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How to Make Fermented GF Buckwheat Bread, Video

Learn how to make gluten-free no starter fermented buckwheat bread. Furthermore, it is Candida diet friendly and sugar-free.

I’d been thinking of making a tutorial video of my fermented gluten-free buckwheat bread for some time. However, only now did I finally manage to film, edit and upload it for you to enjoy.

This buckwheat bread is undoubtedly my favourite bread of all times. That is both in terms of the taste/texture as well as the recipe. The reason is that my fermented gluten-free buckwheat bread is vegan, oil-free, sugar-free, yeast-free, dairy-free, Candida diet friendly and a no-knead recipe. The making takes a bit of time, but it’s mostly inactive. you can mind your own business while the buckwheat groats are soaking, the batter is fermenting or the bread is baking and cooling. The best part is that the recipe is actually easy to make. It’s quite impossible to fail if you follow the recipe and don’t use metal bowl for fermenting and/or metal spoon for mixing already fermented batter. I especially like the no-knead part of this recipe as I have never enjoyed kneading a dough ball for 10 minutes at a stretch.

Furthermore, the recipe is totally worth the effort! Imagine taking the fresh bread out of the oven and cutting into it after it has cooled down. It’s heaven! Spread a little bit of tahini or any other nut or seed butter onto your fermented gluten-free buckwheat bread slice. For crunchiness, add some fresh cucumber and/or tomatoes, sprinkle with black pepper and you are ready to enter the gastronomic heaven.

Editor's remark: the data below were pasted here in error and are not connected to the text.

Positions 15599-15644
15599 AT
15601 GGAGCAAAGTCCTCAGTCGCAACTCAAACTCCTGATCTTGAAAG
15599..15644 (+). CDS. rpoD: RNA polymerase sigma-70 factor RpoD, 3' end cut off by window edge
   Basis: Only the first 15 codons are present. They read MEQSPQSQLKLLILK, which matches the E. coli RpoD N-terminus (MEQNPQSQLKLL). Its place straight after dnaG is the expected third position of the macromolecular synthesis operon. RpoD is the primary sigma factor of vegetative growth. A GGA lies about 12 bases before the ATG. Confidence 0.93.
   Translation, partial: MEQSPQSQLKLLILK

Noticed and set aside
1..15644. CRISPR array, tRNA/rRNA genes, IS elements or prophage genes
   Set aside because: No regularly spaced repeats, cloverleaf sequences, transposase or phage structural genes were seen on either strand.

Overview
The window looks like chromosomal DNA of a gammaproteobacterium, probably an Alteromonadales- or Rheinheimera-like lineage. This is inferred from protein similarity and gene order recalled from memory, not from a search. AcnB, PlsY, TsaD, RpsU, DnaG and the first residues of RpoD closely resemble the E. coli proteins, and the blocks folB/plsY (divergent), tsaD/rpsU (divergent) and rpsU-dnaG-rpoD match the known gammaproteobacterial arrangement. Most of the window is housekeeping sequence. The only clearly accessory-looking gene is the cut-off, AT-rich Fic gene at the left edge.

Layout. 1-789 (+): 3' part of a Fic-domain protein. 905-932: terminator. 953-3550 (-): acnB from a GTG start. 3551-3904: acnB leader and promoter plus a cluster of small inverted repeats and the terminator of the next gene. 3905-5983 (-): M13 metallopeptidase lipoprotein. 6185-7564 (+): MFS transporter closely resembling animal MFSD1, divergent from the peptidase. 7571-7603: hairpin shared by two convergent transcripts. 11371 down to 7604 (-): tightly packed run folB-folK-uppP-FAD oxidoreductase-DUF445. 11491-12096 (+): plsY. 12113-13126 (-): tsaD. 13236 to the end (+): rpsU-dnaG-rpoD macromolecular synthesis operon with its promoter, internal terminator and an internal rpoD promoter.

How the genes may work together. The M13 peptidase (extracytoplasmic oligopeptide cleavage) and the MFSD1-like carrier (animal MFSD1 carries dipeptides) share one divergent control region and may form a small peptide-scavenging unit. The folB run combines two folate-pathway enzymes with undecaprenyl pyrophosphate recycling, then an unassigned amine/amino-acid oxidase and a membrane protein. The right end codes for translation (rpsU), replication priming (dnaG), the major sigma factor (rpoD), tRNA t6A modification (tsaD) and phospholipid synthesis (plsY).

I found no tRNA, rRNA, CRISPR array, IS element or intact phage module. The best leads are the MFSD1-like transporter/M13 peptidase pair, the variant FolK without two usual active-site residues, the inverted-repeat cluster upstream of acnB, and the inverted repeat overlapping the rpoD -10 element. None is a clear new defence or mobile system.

Should you be interested in reading a bit about buckwheat and getting the recipe in writing, go to my Fermented Buckwheat Bread recipe blog post. I wrote it some years ago when I first started to make this delicious bread. After all, it’s easier to follow the quantities from a written recipe rather then watching a video when you actually start making the bread.

Enjoy the tutorial video!

41 Comments

  1. Hello, I let it fermented way too long i think about 14h covered with a warm cloth and in the morning when i opened it it was very stinky.. Can u tel me if it is ok or not… Thank you

    • Hi! Yes, I think it fermented too long. What was your room temperature. If it’s quite cool 18-20C then it can take up to 18 hours. But given that you had a warm cloth over the bowl…
      Now, I still think that if the smell and taste is alright after baking you could eat it.

  2. Looks great!,but Iโ€™m confused, I though sourdough had to be made with an starter?, so this isnโ€™t actually sourdough isnโ€™t it?

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